Do you suppose she's writing a sequel? Is it that sort of book?

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          • Ceridwen
            Ceridwen commented
            Editing a comment
            I dont see it, it seemed very like 'the end' to me. I suppose she could, however, now that Hulu is making this one into a mini series, and yes I will watch it just to see if they improve on the whole second half. I wish I could tell you the whole problem of the story, but that's not possible without spoilers.

        • Currently reading 'Highlander' by Garry Kilworth and I need to start 'Ronnie James Dio: Rainbow in the Dark'.

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          • I'm currently reading three books.
            Nancy Holder's Highlander: The Measure of a Man
            It's not bad as things go, but the problem I have a lot of the time is overblown villains, and Machiavelli is one of them.

            Diana Gabaldon's Go Tell the Bees That I Am Gone
            Enjoying it tremendously so far. I find that I can remember so little of the book before it, that I might have to go and re-read it, but at the same time maybe I don't.

            The 19th Deathlands book, Deep Empire, written by Laurence James as James Axler. He wrote 1-33, and has a love of Stephen King's Dark Tower (and other novels), so that odes are scattered through the books.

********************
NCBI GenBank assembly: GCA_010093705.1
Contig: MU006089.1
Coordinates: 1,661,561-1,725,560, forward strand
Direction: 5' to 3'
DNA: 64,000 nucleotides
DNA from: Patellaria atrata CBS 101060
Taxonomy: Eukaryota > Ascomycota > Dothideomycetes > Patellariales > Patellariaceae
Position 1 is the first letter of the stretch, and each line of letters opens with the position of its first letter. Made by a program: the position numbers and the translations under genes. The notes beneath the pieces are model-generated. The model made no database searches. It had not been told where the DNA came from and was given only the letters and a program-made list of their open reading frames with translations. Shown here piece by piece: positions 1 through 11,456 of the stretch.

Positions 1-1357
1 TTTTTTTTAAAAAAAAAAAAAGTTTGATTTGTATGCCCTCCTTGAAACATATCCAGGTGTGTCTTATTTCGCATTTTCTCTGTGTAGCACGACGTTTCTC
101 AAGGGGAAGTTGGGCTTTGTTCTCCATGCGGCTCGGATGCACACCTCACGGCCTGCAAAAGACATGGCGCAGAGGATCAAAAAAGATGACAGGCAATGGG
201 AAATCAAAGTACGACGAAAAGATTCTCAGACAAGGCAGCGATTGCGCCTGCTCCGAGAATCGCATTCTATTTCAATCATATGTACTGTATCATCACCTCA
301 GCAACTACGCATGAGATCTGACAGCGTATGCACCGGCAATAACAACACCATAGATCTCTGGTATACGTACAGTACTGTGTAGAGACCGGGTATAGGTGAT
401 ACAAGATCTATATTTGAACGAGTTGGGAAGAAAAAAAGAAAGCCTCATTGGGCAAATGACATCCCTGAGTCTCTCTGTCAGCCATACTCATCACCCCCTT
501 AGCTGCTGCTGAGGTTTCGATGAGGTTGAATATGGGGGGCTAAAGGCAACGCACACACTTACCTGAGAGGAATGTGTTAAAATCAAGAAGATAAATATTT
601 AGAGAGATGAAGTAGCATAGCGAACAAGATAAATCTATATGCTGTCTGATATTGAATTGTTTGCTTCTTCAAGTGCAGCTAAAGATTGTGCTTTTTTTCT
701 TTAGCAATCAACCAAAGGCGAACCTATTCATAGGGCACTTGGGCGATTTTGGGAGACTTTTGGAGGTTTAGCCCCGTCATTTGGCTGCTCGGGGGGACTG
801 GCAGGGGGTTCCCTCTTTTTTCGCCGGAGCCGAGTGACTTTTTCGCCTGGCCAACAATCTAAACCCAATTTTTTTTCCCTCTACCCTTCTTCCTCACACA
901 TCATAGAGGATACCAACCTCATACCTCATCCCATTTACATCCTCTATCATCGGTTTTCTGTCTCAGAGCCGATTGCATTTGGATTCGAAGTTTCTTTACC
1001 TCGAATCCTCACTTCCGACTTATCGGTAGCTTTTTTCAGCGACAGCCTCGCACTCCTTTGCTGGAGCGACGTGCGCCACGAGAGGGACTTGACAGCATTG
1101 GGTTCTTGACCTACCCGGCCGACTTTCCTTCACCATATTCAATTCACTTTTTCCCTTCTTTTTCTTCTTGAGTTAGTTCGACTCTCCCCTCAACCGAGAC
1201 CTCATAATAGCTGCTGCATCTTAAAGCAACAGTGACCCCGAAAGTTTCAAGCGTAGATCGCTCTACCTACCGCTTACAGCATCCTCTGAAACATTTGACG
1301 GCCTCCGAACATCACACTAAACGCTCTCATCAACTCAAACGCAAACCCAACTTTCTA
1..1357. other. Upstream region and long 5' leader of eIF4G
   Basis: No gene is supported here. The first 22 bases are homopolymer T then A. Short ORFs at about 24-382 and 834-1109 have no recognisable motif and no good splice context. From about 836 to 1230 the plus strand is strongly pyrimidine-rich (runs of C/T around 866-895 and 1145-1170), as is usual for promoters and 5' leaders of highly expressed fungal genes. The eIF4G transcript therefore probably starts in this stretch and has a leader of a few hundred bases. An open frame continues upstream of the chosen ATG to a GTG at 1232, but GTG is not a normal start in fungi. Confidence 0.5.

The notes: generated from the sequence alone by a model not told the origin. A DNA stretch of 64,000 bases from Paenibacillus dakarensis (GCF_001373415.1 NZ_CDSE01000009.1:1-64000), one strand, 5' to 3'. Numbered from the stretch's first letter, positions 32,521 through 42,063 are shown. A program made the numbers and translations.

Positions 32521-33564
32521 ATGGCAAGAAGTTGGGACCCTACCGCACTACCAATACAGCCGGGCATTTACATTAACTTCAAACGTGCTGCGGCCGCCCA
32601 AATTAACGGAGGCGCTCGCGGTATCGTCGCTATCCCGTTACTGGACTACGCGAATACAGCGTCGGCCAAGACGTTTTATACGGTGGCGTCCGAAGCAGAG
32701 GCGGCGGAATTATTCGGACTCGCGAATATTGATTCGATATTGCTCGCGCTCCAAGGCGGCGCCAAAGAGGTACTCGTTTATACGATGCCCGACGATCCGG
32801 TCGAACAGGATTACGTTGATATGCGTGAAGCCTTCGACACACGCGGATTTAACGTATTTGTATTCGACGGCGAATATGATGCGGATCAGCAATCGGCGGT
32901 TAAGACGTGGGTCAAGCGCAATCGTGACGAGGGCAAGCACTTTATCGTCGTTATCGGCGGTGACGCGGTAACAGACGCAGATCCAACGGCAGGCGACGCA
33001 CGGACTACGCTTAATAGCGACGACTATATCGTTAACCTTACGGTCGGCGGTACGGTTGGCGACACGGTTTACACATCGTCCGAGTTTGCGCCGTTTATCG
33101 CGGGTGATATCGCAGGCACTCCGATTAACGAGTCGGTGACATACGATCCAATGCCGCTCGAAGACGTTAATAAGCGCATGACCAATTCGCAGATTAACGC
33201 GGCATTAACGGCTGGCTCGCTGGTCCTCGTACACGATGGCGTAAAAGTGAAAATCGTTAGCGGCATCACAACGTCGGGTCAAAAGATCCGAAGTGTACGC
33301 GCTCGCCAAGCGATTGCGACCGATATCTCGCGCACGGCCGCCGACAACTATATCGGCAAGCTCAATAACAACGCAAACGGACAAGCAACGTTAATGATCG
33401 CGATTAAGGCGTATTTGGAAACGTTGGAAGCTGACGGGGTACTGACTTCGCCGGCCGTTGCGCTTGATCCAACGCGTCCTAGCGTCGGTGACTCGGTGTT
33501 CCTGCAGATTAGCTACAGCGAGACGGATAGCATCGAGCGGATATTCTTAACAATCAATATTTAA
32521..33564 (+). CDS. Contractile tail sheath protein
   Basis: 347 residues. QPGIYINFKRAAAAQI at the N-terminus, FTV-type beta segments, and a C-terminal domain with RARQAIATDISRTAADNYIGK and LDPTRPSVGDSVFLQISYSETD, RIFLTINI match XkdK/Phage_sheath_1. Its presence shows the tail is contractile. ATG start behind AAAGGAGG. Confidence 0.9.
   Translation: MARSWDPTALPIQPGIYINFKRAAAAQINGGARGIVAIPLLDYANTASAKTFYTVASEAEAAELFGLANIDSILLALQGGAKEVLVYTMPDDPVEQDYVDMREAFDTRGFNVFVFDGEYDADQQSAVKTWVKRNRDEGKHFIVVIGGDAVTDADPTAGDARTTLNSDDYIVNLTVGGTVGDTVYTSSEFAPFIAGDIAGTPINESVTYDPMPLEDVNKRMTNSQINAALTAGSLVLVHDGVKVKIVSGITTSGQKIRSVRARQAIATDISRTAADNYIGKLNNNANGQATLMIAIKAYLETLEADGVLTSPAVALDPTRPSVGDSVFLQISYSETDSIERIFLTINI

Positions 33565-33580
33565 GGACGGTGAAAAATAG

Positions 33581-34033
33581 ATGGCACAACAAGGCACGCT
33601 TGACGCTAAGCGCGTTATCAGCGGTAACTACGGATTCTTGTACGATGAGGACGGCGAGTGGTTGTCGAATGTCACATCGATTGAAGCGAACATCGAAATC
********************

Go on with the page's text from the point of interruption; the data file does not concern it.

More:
Not unlike Duncan MacLeod, in order for his characters to end up in dire straights, they often have to suddenly seem to lack the brains that they have at other times.

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            • I am re-reading "Ringworld's Children" by Larry Niven. I have been a fan of the Ringworld series since I read the first book when I was a teen. I have also enjoyed the tie-in series dealing with the puppeteer worlds that Niven co-authored with Edward M. Lerner. Actually, I am a fan of all of Niven's work. He is very imaginative and incorporates a lot of good science in his fiction.

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              • The Thursday Murder Club by Richard Osman
                good premise, good characters - one in particular who appears to be retired black op kind of person is great. The author's constant changing of the tense from past to present from chapter to chapter drives me a bit buggy, but am willing to put up with it because the story is just good enough to make me do so. Once I finish, we'll see if it was worth that much tolerance.

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                • I am enjoying "Fate of Worlds" by Larry Niven and Edward M. Lerner. It is the last in a series of books that greatly expand Niven's Ringworld and Known Space stories.

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                  • Donna Lettow's Barricades, at least what there is of it that she distributed at HLWW10.